In the hundred-year history of Chinese oil painting, the pioneers had taken on the significant mission of seeding and watering its development, while they expand their artistic creation and educate their successors. Although restrictions have been found in the development of contemporary Chinese art, Min Xi-wen still insisted to pursue in art. Min was born in 1918 and was taught by Wu Dayu, Fang Ganmin and Cai Weilian at the Hangzhou National Academy of Fine Art while studying with Zhao Wuji, Zhu Dequn and Wu Guanzhong. Together, they experienced the difficult and arduous time of retreating to Chongqing during the Sino-Japanese War, and under severe circumstances, they still insisted upon painting. Min's painting career can be divided into three stages: his study period in the early days, the period after 1949 when China encountered the Socialist realism from the Soviet Union, and the Chinese economic reform period in the 1980s when lively works were created.
Although Min Xi-wen received strict training in realistic painting, it did not restrict him from exploring other creation paths. He committed himself to exploring the essence in expressing through colours in modern western art. Min starts with presenting the entirety of objects, abandoning the minute details and the truthful colours of objects in depiction, striving to express the simple relation between shape and color. Still Life (Lot 1152) shows how the artist has surpassed the object's external representation and proceeds to focus on the internal feeling. Bright yellow is used to paint the fruits and curtains by using heavy and thick brushstrokes that are sculptural. Not only the painting looks full and bright, it also reflects a sense of cultural reminiscence. Min places the flowerpot and the fruits on a light-reflective tabletop and in front of the mirror, not to expand the picture plane but to create rich layers of colours. The shapes and images of real objects, reflections in the mirror and images on light-reflective table become a well structured composition. The image of the two fruits split into six of the same colours but different tonalities areas of blocks; the reflection shows different angles of the leafs also enrich the picture plane. The sense of spatial depth is represented through these different cubes of colours, with the help of light variations. Min appropriately made use of contrast colors of cool and warm hues, contributing to form a kind of supplement, contrast, response and set-off, exhibiting dynamism, just like the rhythmic Fugue by Bach, guiding the viewer.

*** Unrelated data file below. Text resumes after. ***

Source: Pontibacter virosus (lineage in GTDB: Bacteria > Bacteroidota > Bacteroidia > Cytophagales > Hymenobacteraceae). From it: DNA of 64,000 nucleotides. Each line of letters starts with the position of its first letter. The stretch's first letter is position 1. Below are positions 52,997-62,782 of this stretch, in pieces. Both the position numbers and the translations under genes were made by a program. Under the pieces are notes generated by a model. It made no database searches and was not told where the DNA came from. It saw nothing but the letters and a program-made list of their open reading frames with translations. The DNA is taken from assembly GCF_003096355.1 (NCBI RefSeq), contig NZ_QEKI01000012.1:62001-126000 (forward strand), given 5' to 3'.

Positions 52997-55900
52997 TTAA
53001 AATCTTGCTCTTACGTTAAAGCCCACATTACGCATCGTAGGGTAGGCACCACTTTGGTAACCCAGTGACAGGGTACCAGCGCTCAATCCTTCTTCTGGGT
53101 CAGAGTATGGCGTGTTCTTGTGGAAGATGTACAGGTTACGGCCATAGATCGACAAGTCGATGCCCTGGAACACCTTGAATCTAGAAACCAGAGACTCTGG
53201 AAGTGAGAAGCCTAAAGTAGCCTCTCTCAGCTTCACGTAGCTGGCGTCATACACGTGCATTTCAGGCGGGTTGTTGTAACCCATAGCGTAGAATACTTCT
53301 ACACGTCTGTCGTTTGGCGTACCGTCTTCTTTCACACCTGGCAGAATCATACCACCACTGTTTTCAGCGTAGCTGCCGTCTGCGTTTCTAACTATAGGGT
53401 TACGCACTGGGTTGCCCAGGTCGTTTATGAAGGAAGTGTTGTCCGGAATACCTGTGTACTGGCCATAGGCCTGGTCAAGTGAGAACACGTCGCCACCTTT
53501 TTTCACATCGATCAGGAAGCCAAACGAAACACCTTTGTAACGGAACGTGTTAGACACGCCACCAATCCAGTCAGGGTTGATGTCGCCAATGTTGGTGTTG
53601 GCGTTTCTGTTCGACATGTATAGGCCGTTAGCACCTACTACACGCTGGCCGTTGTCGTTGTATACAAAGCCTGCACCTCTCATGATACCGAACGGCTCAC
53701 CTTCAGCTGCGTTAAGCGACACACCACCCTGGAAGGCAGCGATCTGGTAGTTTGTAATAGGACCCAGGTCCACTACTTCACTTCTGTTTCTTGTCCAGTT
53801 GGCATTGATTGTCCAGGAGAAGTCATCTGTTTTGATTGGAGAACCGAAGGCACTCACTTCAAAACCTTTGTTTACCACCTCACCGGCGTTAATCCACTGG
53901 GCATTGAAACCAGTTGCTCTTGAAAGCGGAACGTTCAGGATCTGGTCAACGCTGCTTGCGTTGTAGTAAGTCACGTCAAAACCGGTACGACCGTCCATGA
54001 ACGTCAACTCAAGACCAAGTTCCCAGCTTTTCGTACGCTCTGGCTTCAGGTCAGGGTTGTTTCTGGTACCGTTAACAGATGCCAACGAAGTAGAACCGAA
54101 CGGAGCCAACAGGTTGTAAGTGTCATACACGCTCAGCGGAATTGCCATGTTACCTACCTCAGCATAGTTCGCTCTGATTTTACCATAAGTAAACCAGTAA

Abstraction No.2 (Lot 1151), an extremely rare work by Min, is the witness of how the artist devoted himself to search the possibility in art development and brought his personal innovation in color, light and shadow into a new area under the limited condition in China. Min kept using strong and heavy paints while his strokes move freely, reminds us the strokes of representing immediate variation of light in Impressionism, or the Pointillism from Post-Impressionism. The composition of the pictures is divided in a half by a light yellow horizontal line and the bottom part of the picture seems like the reflection of the lake. Blue, purple and green horizontal strokes form a blossoming chain of mountain and yellow, orange and brown color dot are just like an extension of the flower field. Min successfully applied the essence and feeling inspired from the landscapes to the painting, creating a picture with richness, brilliance and fully exuberant vitality.